NOT HOLDING OUT — Zach Wilson earned a significant distinction Wednesday morning, weeks before he's scheduled to play his first career NFL game.
The No. 2 pick in the NFL draft by the New York Jets was already the highest-drafted former BYU player in program history.
Wilson became the last unsigned first-round pick when the 49ers inked Trey Lance to a four-year, $34.1-million deal Wednesday, as announced by his agency CAA and reported by ESPN. Should Jets (and BYU) fans be concerned?
Wilson did not report to the first day of training camp Wednesday, and his Instagram stories showed him in California as late as this weekend. But no one at Jets HQ or around the league are concerned with his absence; he's had a full rookie minicamp and time to get set in New York and New Jersey, as well.
He's still working through contract negotiations with his agent and Jets general manager Joe Douglas, head coach Robert Saleh told reporters on the even of training camp.
"With regards to Zach, obviously Joe is working on it here this morning and hopefully that gets done," Saleh said. "But as it is with every player on this roster when one person misses, another person has to take over the reps."
Missing one or two practices won't dramatically hurt any players' development — even for a rookie — and Saleh isn't worried that Wilson won't be gone for long. In other words, he's not intentionally holding out like some veterans have done to try to force a new contract, or even a trade.
"From a rookie standpoint, you need as many reps as you can," Saleh added. "Veterans always get off days here and there anyway, so they do miss. It's something that he'll have to navigate through and I have a lot of faith in Zach, too. He's incredibly intelligent, he has a tremendous drive, so when he does get here, I know somehow, someway he'll make up for it."
NFL rookie contracts are based on a slotted salary system based on draft position that eliminates much of the negotiations for cold, hard cash in a players' first four years (with a fifth-year option that is usually signed). It's why several breakout players — Patrick Mahomes comes to mind the year he won a Super Bowl — have been able to give their team's a significant discount for rising rapidly through the ranks under the terms of their first contract (Mahomes, of course, has been more than handsomely repaid by the Chiefs, with a contract reportedly worth up to $503 million over 10 years).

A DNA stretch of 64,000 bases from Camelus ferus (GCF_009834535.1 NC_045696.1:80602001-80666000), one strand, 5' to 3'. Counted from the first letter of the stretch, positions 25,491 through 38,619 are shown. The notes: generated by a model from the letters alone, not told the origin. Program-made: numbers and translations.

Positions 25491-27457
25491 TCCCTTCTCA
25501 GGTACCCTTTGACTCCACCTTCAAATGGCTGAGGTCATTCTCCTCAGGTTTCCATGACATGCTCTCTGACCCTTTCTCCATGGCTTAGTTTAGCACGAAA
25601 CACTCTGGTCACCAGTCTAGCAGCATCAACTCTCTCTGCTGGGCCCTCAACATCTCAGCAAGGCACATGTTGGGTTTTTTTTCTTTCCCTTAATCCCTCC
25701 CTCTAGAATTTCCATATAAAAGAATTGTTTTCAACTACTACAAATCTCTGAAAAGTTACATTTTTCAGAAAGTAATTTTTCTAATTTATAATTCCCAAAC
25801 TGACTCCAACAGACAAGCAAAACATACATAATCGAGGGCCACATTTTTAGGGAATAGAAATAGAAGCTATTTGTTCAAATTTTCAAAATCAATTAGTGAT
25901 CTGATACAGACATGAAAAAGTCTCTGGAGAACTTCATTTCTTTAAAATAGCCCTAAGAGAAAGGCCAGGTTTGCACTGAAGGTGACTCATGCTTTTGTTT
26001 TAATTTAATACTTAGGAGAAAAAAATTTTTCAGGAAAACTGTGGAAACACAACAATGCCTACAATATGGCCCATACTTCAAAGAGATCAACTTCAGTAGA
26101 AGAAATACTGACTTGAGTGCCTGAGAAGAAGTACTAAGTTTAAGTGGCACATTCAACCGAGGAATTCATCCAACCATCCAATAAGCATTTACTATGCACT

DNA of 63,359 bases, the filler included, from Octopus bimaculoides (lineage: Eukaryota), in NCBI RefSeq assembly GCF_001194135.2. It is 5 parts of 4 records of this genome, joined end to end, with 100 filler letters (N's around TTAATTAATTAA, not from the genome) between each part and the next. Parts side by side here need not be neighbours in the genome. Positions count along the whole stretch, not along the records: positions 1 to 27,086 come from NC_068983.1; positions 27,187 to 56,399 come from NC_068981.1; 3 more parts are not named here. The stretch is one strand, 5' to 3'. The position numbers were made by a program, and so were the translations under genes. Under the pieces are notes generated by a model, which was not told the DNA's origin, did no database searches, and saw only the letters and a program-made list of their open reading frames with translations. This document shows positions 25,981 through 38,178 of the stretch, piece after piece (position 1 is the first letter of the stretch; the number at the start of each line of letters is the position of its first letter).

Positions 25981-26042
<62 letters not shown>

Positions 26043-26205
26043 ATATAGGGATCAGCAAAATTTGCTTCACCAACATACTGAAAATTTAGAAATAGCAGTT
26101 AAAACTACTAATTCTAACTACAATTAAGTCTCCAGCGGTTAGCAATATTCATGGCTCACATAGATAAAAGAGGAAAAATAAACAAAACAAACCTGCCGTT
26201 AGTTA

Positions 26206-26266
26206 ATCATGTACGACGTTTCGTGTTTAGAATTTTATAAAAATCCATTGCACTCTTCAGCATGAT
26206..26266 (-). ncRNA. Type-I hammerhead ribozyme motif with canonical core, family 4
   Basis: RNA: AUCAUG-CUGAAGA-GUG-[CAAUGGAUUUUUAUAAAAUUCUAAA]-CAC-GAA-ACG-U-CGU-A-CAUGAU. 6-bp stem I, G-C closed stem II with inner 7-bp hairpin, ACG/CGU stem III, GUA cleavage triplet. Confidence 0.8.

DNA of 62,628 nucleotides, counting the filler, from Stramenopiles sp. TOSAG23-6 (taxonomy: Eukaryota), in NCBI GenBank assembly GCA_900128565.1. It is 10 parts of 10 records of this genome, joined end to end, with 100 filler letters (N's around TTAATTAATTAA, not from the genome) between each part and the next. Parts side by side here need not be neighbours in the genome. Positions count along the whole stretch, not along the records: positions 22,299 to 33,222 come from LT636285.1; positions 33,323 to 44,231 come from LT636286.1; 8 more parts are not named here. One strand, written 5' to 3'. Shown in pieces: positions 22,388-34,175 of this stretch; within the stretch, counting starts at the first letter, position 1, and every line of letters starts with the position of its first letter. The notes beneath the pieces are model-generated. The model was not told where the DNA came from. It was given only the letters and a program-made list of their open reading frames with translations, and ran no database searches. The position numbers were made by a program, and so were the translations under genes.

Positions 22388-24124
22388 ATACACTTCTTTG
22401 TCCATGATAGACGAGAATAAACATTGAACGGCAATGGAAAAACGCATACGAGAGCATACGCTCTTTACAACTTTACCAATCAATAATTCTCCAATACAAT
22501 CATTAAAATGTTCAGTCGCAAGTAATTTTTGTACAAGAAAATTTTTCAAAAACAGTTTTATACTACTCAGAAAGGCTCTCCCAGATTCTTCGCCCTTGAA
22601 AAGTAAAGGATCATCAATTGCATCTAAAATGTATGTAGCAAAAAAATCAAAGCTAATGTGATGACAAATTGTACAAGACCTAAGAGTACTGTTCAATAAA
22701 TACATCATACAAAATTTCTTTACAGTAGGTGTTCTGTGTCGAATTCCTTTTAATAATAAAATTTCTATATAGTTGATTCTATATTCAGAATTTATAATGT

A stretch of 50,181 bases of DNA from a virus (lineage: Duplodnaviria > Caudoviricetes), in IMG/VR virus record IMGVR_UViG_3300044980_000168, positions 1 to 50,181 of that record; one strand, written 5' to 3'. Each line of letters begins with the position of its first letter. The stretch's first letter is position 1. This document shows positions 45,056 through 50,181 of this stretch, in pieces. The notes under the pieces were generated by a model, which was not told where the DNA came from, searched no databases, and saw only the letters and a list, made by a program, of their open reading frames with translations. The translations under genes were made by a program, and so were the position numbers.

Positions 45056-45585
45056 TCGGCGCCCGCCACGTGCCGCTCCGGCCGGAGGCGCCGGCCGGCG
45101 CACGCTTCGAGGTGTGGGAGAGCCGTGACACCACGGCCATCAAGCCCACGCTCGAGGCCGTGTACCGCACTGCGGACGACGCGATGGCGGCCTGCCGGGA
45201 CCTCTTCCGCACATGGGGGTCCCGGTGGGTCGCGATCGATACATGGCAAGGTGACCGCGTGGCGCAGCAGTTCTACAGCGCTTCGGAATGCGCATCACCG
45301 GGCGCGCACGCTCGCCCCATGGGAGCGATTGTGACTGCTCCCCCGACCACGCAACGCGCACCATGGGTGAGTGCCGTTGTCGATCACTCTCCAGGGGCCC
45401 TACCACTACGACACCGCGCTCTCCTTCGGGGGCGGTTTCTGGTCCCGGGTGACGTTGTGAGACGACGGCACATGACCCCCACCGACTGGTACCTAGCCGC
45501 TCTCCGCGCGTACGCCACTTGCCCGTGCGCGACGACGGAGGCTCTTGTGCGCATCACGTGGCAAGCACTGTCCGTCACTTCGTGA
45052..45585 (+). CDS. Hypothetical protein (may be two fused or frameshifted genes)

Wilson is slotted to make $35.15 million over four years, including a $22.9 million signing bonus, according to the preset regulations for rookie deals.
The system has existed for a decade, a brokered point between the NFL and its players' union, so there's no concern about rookie holdouts from the league's perspective.
Most rookie negotiations include a certain amount of back-and-forth related to offset language within the contract, or bonus payout schedules. While the overall salary may not change, the rate of payment and other small details can be up for debate.
That's not unusual for a rookie, either. In addition to Lance, the Chargers just agreed to terms with first-round offensive tackle Rashawn Slater this week. The Chargers are one of two teams that notably don't typically include offset language in their rookie contracts, which also explains why No. 1 overall pick Trevor Lawrence signed his deal July 5.
So why would Wilson not have the contract signed by now?
"Technically, he's late because the rookies were supposed to report for the Jets two days ago. No one is really concerned at all," NFL reporter Mike Garafolo told the NFL Network a few days ago. "If you haven't been following along since these things got locked in a decade now, it's cash flow, it's guarantees as far as the offset, and a small matter for these guys.
"But the agents are there, and they have to justify their existence," he added in quip.